The Austro-Hungarian army that marched east and south to
confront the Russians and Serbs in the opening campaigns of World
War I had a glorious past but a pitiful present. Speaking a
mystifying array of languages and lugging outdated weapons, the
Austrian troops were hopelessly unprepared for the industrialized
warfare that would shortly consume Europe.
As prizewinning historian Geoffrey Wawro explains in A Mad
Catastrophe, the doomed Austrian conscripts were an
unfortunate microcosm of the Austro-Hungarian Empire itselfboth
equally ripe for destruction. After the assassination of the
Austrian Archduke Franz Ferdinand in June 1914, Germany goaded the
Empire into a war with Russia and Serbia. With the Germans massing
their forces in the west to engage the French and the British,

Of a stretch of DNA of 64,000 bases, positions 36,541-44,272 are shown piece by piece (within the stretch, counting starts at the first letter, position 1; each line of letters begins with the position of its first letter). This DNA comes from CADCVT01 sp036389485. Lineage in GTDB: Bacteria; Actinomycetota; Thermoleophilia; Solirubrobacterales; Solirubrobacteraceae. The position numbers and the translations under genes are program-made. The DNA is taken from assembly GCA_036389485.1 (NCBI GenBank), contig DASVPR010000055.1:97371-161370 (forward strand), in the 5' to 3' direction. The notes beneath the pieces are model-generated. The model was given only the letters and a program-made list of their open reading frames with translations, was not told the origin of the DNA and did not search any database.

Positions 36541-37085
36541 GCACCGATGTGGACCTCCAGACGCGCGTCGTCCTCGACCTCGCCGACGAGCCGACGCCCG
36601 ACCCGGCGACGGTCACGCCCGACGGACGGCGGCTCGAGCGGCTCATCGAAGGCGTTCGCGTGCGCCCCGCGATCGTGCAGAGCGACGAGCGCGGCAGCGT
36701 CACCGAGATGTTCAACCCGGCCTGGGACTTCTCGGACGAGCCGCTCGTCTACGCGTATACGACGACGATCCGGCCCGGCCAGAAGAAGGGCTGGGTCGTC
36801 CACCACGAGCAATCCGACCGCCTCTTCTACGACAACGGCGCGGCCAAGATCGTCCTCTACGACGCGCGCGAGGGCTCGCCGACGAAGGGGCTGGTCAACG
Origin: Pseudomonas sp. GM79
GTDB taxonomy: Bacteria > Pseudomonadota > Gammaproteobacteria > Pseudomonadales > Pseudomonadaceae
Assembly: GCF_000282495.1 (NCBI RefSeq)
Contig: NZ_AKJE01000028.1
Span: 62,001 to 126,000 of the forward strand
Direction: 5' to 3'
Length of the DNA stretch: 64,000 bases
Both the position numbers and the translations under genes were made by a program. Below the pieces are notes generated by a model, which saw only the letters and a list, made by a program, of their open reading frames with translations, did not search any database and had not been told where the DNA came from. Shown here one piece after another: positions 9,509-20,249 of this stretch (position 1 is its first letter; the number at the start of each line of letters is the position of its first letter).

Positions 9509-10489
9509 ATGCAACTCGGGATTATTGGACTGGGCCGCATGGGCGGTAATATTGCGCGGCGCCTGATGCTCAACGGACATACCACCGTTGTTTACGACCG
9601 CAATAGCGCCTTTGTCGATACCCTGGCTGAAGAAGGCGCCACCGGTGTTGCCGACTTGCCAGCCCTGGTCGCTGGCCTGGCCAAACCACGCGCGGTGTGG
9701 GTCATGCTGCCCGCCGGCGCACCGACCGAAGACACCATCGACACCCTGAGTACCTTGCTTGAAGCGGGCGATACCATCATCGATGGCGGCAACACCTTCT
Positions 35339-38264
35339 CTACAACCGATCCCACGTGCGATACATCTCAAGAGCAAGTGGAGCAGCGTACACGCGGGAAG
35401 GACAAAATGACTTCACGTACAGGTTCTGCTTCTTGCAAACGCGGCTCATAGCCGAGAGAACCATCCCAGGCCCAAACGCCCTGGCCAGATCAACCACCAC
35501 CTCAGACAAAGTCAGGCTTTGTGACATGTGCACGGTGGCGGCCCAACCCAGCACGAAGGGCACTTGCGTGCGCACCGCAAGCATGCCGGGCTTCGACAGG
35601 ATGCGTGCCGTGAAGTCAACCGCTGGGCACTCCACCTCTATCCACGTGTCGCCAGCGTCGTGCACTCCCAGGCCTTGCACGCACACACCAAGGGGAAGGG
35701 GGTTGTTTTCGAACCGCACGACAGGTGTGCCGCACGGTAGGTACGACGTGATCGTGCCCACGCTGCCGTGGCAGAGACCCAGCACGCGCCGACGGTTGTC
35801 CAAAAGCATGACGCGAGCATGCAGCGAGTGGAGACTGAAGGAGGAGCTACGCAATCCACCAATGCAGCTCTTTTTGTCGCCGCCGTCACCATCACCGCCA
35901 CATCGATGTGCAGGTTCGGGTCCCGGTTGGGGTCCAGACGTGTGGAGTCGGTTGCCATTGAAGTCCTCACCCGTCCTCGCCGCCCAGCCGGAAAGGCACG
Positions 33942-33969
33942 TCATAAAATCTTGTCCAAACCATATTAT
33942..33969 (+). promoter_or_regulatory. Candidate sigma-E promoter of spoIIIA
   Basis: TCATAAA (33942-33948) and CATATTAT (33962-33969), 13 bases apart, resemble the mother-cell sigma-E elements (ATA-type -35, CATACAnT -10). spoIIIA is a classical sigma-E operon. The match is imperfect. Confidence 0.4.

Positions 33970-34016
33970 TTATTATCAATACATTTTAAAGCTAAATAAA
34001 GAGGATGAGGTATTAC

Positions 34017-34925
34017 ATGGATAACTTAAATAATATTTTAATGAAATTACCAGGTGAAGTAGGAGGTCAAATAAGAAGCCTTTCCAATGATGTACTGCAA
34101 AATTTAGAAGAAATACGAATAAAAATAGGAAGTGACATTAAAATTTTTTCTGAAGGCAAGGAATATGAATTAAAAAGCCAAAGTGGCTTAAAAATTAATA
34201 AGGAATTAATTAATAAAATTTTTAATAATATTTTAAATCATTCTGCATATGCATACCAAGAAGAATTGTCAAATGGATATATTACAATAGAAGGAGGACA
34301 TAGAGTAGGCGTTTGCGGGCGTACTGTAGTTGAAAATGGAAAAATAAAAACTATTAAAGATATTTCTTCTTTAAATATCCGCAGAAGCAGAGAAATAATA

everythingthe course of the war and the fate of empires and
alliances from Constantinople to Londonhinged on the Habsburgs'
ability to crush Serbia and keep the Russians at bay. However,
Austria-Hungary had been rotting from within for years, hollowed
out by repression, cynicism, and corruption at the highest levels.
Commanded by a dying emperor, Franz Joseph I, and a querulous
celebrity general, Conrad von Hötzendorf, the Austro-Hungarians
managed to bungle everything: their ultimatum to the Serbs, their
declarations of war, their mobilization, and the pivotal battles in
Galicia and Serbia. By the end of 1914, the Habsburg army lay in
ruins and the outcome of the war seemed all but decided.
Drawing on deep archival research, Wawro charts the decline of the
Empire before the war and reconstructs the great battles in the
east and the Balkans in thrilling and tragic detail. A Mad
Catastrophe is a riveting account of a neglected face of World
War I, revealing how a once-mighty empire collapsed in the trenches
of Serbia and the Eastern Front, changing the course of European